This is all fairly basic stuff but here goes:

1) identify companies you would want to work for, and go check their websites for jobs;

2) identify appropriate professional organizations to join for networking;

3) identify appropriate mentors who can help with the job hunt strategy, networking, encouragement, etc;

4) identify industry leaders to emulate or contact for suggestions or ideas;

5) I'm sure others have more/better suggestions?
posted by gen at 1:02 AM on March 26, 2005

Check their websites for jobs? I agree more with scarabic, you have to PUSH, and that means actively going out and finding a job, not just looking for posted ones on the internet. I've never had a job that was advertised; go in person and talk to the people who give them. Follow any leads you may have. Be friendly, act worthy, and realizing that you are really trying to sell your services as an employee. I know you are looking for something other than networking, but seriously, that is the key.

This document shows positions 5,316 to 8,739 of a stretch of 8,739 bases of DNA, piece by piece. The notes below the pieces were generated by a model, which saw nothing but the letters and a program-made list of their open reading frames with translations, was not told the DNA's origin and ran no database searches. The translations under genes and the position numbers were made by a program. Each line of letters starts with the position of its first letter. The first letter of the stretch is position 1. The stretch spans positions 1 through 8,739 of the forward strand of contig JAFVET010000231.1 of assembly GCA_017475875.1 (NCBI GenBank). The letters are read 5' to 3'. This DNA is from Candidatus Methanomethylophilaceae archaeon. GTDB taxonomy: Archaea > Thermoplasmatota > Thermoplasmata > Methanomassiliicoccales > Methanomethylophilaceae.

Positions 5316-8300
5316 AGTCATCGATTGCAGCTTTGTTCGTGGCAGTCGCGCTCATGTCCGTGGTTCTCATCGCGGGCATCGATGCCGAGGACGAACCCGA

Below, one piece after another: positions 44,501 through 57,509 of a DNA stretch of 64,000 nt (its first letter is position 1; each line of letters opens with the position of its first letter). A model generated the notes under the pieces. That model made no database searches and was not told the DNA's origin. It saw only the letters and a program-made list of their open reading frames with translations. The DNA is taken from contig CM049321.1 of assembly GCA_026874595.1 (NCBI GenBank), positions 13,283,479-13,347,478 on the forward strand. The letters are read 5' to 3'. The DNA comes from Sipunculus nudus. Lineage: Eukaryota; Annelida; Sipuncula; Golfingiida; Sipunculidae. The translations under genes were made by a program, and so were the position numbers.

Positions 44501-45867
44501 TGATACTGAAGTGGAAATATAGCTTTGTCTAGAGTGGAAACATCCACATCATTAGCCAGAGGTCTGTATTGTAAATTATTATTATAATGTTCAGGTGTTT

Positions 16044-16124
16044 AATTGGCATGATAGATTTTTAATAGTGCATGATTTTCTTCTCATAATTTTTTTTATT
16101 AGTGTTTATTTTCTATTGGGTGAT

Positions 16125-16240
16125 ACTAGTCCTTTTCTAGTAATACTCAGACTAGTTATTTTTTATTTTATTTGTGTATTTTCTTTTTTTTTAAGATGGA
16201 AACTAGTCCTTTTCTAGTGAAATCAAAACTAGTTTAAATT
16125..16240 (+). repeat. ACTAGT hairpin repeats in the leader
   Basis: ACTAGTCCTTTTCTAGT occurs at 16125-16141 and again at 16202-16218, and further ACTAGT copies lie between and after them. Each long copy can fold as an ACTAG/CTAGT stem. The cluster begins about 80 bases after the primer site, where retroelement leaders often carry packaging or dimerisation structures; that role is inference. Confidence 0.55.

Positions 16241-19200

posted by adzm at 3:14 AM on March 26, 2005

Networking is big because it works. People are most likely to get jobs through second-tier friends (aka acquaintances), so she needs to engage her entire social network and then some. She has to go to professional association meetings, volunteer there, show her potential employers how great she is. She needs to get really good at delivering a 30-second speech outlining what she's done, what she wants to do, and why she's the best. She needs to tell friends and tell friends of friends, and even send out e-mails.

If she's so great and they've said flat out they won't give her more $$ she needs to negotiate for more time off to do this networking and go back to school or whatever is holding her back. They know she's looking.
posted by pomegranate at 4:18 AM on March 26, 2005